I just had a client in their 60’s show me their credit card statement.  It said on the statement that in making just the minimum payment it will take 102 years to pay it off.  Well do the math!  Last time I checked people we’re not living to 162.  It is the power of compounding interest and it is not in our favour.  If you are using credit to pay credit you are already in the danger zone. Call us immediately before you start missing payments. 

The other day I was in the grocery store and I saw a young couple pull out a credit card to pay for groceries.  We as a society have to get back to basics and stop the insanity.  Live below your means if you can and watch the pennies because that will take care of the dollars.  For goodness sakes stop livin in La La Land. Stop spending and start saving. If you can’t save because you are paying too much interest, then call us to see if we can help eliminate your high cost (bad) debt, and help you get your life back on the rails. Your need a budget. You need to look at your bank statements to see where you spend your money.

Call us for a complimentary copy of ‘MY KIDS ARE GONNA BE RICH’ by Stuart Lyall. It’s for everyone and it will help you.

                                                                                 

19 Mar

General

Posted by: Ron Price

LANDSCAPE CHANGING FOR SELF EMPLOYEDS

Since the 2008 meltdown, qualifying for a mortgage has become more difficult as lending restrictions get tougher for self-employed and commissioned workers. Some 2.67 million Canadians or 15% of the work force are (BFS business for self) self-employed. For many years the pendulum swung in their favour as lenders competed for business based on ‘stated income’ with good credit ratings. Today, good credit is not good enough and many lenders have dramatically tightened or terminated such lending as has CMHC resulting in larger down payment requirements, the return of provable income and higher interest rates and fees. Some lenders consider BFS’s higher risk even with established  businesses.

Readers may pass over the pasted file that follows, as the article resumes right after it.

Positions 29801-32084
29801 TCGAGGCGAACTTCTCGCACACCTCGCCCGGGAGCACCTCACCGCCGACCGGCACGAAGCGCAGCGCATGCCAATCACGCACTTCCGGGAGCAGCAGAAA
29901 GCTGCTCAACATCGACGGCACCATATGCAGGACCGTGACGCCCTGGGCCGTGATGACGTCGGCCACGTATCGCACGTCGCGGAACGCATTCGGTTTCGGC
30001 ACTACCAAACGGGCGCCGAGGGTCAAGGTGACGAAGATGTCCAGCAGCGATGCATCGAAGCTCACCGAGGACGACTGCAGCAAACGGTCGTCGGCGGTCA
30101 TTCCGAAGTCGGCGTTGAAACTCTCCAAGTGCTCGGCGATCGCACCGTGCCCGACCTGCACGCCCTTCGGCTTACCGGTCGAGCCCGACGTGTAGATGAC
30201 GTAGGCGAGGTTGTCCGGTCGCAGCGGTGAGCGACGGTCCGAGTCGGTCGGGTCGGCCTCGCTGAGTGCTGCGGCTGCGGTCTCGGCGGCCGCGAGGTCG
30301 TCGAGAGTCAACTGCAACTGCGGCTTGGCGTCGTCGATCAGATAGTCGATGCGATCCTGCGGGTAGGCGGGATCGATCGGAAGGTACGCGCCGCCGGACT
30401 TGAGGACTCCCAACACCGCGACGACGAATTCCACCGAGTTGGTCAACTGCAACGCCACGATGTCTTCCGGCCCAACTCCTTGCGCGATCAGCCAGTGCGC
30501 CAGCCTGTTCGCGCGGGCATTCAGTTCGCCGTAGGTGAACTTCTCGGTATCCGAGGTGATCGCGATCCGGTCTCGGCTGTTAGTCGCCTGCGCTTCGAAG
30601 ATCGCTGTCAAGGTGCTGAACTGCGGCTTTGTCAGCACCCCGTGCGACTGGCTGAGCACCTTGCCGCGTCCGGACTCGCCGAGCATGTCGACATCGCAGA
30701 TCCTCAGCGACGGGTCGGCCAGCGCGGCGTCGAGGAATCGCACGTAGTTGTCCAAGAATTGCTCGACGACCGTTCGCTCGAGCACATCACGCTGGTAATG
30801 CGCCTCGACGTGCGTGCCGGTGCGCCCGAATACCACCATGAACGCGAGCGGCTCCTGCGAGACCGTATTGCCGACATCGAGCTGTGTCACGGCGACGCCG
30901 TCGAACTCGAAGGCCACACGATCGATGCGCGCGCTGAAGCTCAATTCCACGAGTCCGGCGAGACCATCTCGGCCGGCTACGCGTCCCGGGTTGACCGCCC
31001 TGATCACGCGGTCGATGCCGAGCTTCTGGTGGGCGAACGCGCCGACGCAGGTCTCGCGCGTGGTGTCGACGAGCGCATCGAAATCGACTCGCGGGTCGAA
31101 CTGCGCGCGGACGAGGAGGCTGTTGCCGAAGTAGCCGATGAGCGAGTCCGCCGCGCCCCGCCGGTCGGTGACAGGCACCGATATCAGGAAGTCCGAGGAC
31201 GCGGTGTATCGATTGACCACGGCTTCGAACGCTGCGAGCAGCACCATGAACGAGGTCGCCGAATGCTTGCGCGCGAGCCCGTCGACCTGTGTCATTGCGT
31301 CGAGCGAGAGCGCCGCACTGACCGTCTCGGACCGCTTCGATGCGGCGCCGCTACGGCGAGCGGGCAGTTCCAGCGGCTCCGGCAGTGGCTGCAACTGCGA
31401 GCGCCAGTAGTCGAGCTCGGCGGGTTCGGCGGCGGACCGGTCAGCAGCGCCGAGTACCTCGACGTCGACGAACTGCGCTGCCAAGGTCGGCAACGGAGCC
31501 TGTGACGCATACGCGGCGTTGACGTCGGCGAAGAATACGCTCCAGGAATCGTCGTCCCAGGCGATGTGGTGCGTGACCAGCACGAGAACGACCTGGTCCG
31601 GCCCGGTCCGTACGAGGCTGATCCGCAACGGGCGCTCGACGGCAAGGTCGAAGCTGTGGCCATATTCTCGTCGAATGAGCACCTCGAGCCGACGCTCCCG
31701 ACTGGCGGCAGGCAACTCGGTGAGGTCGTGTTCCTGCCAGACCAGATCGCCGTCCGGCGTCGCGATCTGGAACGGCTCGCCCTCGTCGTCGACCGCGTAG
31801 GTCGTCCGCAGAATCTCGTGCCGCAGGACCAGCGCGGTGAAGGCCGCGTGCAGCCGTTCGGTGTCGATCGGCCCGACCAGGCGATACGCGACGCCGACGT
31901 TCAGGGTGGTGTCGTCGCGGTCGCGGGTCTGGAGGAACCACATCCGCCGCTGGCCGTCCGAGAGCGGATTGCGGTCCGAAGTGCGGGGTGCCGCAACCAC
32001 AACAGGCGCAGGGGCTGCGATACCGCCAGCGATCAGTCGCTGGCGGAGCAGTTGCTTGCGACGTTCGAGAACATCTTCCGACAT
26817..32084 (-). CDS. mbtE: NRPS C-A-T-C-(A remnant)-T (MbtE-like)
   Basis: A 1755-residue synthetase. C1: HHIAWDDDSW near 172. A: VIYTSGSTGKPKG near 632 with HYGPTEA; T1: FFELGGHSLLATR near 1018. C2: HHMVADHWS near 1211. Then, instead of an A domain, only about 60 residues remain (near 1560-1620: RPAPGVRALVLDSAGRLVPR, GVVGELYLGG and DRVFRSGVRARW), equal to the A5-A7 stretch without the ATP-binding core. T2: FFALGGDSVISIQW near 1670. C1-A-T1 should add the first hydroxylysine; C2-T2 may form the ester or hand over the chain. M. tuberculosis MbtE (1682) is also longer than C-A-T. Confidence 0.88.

The banks now only lend to BFS with large equity and down payments. Fortunately we still have lenders who have a strong interest and belief in BFS borrowers who will lend up to 85%, with longer amortizations, less paperwork, and who will allow secondary financing.  

If you currently have a mortgage with one of the big banks, beware. They may not renew with you at maturity, which happened to a new client of ours who had not missed a payment and his credit and business status was still good. Usually at renewal no new qualification is required. However, more lenders are now reviewing files of ‘Stated Income’ borrowers. Caution; do not write your income down to less than $15,000 since there is no tax below that amount. A surprising number of BFS’ers (their book keepers should know better) write their income down to zero.  Stated incomes are still allowed by some of our lenders but with more scrutiny, and must make sense.

Our advice is to be proactive with your income tax returns by showing a more reasonable income, and most importantly keeping up to date. Call us to do a review of your to ensure that you will be in good shape next time your mortgage matures. If you know you will have a need to borrow this year, it would  be a good idea for you to act before the Feds spring budget when more tightening is expected.